“We needed that money to survive,” said one former employee.

A class action lawsuit filed in 2022 alleges Frontwave unlawfully collected overdraft fees due to improperly processing debit card transactions. The case in San Diego County Superior Court appears headed toward a settlement. Birnie denied these allegations.

By law, financial institutions must get consent from customers to enroll them in overdraft protection, which comes with fees. Frontwave does this by directing customers to Courtesy Pay, even though the credit union has lower-cost options for overdraft protection.

An explainer on Frontwave’s website states that Courtesy Pay is the “standard” overdraft plan for checking accounts. The explainer notes that Frontwave does offer other overdraft protection plans, including linking a credit card or savings account to cover negative balances, and that these options “may be less expensive” than Courtesy Pay.

However, KPBS determined those other options are in fact less expensive. Frontwave’s fee schedule shows that an overdraft transfer from a savings account incurs only a $2 fee. Linking a credit card to cover overdrafts results in no fees.

The entrance to the Frontwave Credit Union branch in Escondido on Nov. 15, 2023.
Scott Rodd
The entrance to the Frontwave Credit Union branch in Escondido on Nov. 15, 2023.

Weinstock said Frontwave should be presenting all of these options in equal detail.

“And then it’s very clear to consumers what they’re getting themselves into, and how much it’s going to cost,” she said.

Birnie, however, bristled at the notion that his company may be leaving young service members in the lurch.

“I'm a retired Marine sergeant major,” he said. “I love Marines. There's no way that we would ever get involved in being predatory when it comes to those people that dedicate their lives to serving our country.”

While Frontwave has an exclusive agreement with MCRD San Diego, Navy Federal Credit Union has the contract for recruits at MCRD Parris Island in South Carolina. This is where recruits from the eastern half of the country go for boot camp.

The soldiers-in-training on Parris Island appear to have a better deal when it comes to overdraft fees.

According to the fee disclosures on its website, Navy Federal will first attempt to transfer money from a savings account to cover an overdraft. If a checking account remains negative more than $15, the credit union will charge up to one $20 overdraft penalty per day, and no fees will be assessed on purchases of $5 or less.

Former employees speak out

KPBS spoke at length with three former Frontwave employees who said the company has drifted from its mission of helping Marines. KPBS granted the employees anonymity because they feared lasting professional harm if they spoke out publicly.

The former employees, who had a combined 34 years of experience at Frontwave, said they started working at the credit union because they felt a sense of pride and purpose serving Marines. But they gradually grew disillusioned with how the credit union treated service members.

“I don't think they're doing a great service for the military anymore,” said one former employee.

KPBS spoke to a fourth former Frontwave employee who described having a positive experience working at the credit union. The person acknowledged that Frontwave treated overdraft fees as an important source of revenue, but said the practice wasn’t predatory.

Birnie declined a follow-up interview request to address specific claims from former employees.

The three former employees critical of Frontwave shared similar stories about young Marines racking up overdraft penalties — often on small purchases when they didn’t realize their accounts had gone negative — and how Frontwave became increasingly dependent on this fee revenue.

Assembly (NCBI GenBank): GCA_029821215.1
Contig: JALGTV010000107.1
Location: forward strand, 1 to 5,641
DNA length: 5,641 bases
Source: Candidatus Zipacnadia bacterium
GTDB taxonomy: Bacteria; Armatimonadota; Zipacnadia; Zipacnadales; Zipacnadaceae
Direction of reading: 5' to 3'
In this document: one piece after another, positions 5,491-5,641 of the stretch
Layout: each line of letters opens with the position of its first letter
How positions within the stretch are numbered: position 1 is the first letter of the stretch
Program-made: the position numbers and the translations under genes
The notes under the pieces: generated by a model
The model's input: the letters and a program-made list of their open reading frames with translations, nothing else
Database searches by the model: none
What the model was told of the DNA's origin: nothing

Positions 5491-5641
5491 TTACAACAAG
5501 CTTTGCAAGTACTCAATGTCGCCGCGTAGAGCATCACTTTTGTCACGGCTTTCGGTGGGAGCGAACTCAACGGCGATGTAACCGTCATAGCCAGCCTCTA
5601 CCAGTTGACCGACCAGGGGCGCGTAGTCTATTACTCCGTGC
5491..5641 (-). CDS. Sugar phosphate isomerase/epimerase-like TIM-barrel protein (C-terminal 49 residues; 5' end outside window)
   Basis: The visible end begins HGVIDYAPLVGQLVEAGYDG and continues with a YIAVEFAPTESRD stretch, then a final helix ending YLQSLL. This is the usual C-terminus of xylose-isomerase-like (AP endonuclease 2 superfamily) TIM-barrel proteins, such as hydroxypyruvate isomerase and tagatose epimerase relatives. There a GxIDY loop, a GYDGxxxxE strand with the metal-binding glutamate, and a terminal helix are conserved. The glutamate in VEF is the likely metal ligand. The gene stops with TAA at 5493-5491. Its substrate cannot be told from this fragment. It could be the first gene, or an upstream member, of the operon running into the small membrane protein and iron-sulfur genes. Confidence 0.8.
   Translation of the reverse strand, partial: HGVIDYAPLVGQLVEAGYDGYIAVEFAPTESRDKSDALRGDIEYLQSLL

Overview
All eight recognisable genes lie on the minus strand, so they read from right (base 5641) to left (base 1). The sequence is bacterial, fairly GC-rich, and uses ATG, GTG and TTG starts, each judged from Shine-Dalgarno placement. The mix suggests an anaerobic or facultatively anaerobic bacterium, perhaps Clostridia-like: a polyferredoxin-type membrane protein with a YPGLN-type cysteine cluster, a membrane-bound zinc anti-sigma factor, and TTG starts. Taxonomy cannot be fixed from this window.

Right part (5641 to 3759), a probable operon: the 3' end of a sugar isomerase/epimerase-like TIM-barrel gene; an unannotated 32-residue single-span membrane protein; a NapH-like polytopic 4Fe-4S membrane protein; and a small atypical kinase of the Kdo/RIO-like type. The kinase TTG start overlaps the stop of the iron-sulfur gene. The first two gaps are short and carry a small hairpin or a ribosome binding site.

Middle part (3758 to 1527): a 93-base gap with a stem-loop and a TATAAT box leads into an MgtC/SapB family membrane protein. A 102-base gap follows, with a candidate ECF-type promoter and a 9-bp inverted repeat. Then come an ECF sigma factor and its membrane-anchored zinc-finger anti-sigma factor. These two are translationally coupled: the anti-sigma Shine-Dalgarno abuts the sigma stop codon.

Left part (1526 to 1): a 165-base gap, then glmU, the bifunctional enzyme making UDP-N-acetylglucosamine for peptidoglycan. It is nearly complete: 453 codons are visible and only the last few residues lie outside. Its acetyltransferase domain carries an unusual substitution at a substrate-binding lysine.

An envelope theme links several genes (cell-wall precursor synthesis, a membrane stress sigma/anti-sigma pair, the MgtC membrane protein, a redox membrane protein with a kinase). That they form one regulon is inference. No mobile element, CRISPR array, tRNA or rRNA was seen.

KPBS spoke to three former Frontwave employees, including this one, who agreed to an on-camera interview. KPBS agreed to protect their identity because they feared lasting professional harm if they spoke out publicly.
Mike Damron / KPBS
In this undated image, a former Frontwave employee is hidden during an interview with KPBS. KPBS spoke to three former Frontwave employees, including this one who agreed to an on-camera interview. KPBS agreed to protect their identity because they feared lasting professional harm if they spoke out publicly.

“On the teller line, I sat across from Marines who came in fresh from MCRD who were confused about why their vending machine purchases were causing them to be overdrafted by hundreds of dollars,” said one former employee.

Recurring subscription services were also a common source of overdrafts.

That’s what happened to Andrew, the 22-year-old Marine. He transferred all of his money from Frontwave to his existing Navy Federal account shortly after leaving boot camp. But he didn’t realize his Netflix subscription was linked to his Frontwave account until he logged in a few months later.

“It was like negative $50,” he said.

Sometimes, Frontwave reverses the penalties. Birnie said Frontwave waived roughly $766,000 in Courtesy Pay fees in 2022. That represented approximately 11% of all Courtesy Pay fees charged that year.

Leonard, the Marine who recently went before the promotional board, got two of his fees reversed after speaking with KPBS.

He was recommended for sergeant — but he won’t be a Frontwave member by the time he achieves his new title. He plans on moving his money to a more established bank.

Many Marines wind up leaving Frontwave. The former employees said the credit union often struggles to maintain members for more than a year or two. It’s been an issue going back two decades.

Some young Marines, however, don’t have that option. It’s hard to leave if you’re drowning in a cycle of negative account balances and fees, the former employees said.

“Marines would fall behind on their bills, and then depend on Courtesy Pay to help cover the next month’s bills,” said one former employee. “They were already in the hole and their direct deposit wouldn’t cover it.”

If an account goes delinquent, the member may wind up in ChexSystems, a consumer reporting database. Once your name is in the system, it’s very difficult to open a bank account elsewhere.

“I feel so sad that we didn’t really give them a hand up,” said one former employee. “We let a lot of them dig themselves into a hole that takes years to get out of.”

As a member of the KPBS I-Team, I hold San Diego's powerful accountable and examine the intersection of state and local government.